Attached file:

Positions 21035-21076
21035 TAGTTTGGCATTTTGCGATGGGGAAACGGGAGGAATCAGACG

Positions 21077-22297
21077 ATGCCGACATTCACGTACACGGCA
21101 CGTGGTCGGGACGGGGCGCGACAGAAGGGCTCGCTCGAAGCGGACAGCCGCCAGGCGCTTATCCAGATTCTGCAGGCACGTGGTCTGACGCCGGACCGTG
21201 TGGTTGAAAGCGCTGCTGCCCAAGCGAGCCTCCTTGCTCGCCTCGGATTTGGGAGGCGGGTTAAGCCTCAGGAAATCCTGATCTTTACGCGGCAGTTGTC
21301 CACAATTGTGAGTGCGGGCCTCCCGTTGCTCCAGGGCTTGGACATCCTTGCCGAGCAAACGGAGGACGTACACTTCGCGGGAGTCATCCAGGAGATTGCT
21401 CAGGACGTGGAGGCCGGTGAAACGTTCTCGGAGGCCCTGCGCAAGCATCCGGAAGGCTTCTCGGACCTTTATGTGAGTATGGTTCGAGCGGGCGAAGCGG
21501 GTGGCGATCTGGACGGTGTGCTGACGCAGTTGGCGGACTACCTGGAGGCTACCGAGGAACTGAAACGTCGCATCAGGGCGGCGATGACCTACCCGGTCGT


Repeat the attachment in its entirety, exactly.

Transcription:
Positions 21035-21076
21035 TAGTTTGGCATTTTGCGATGGGGAAACGGGAGGAATCAGACG

Positions 21077-22297
21077 ATGCCGACATTCACGTACACGGCA
21101 CGTGGTCGGGACGGGGCGCGACAGAAGGGCTCGCTCGAAGCGGACAGCCGCCAGGCGCTTATCCAGATTCTGCAGGCACGTGGTCTGACGCCGGACCGTG
21201 TGGTTGAAAGCGCTGCTGCCCAAGCGAGCCTCCTTGCTCGCCTCGGATTTGGGAGGCGGGTTAAGCCTCAGGAAATCCTGATCTTTACGCGGCAGTTGTC
21301 CACAATTGTGAGTGCGGGCCTCCCGTTGCTCCAGGGCTTGGACATCCTTGCCGAGCAAACGGAGGACGTACACTTCGCGGGAGTCATCCAGGAGATTGCT
21401 CAGGACGTGGAGGCCGGTGAAACGTTCTCGGAGGCCCTGCGCAAGCATCCGGAAGGCTTCTCGGACCTTTATGTGAGTATGGTTCGAGCGGGCGAAGCGG
21501 GTGGCGATCTGGACGGTGTGCTGACGCAGTTGGCGGACTACCTGGAGGCTACCGAGGAACTGAAACGTCGCATCAGGGCGGCGATGACCTACCCGGTCGT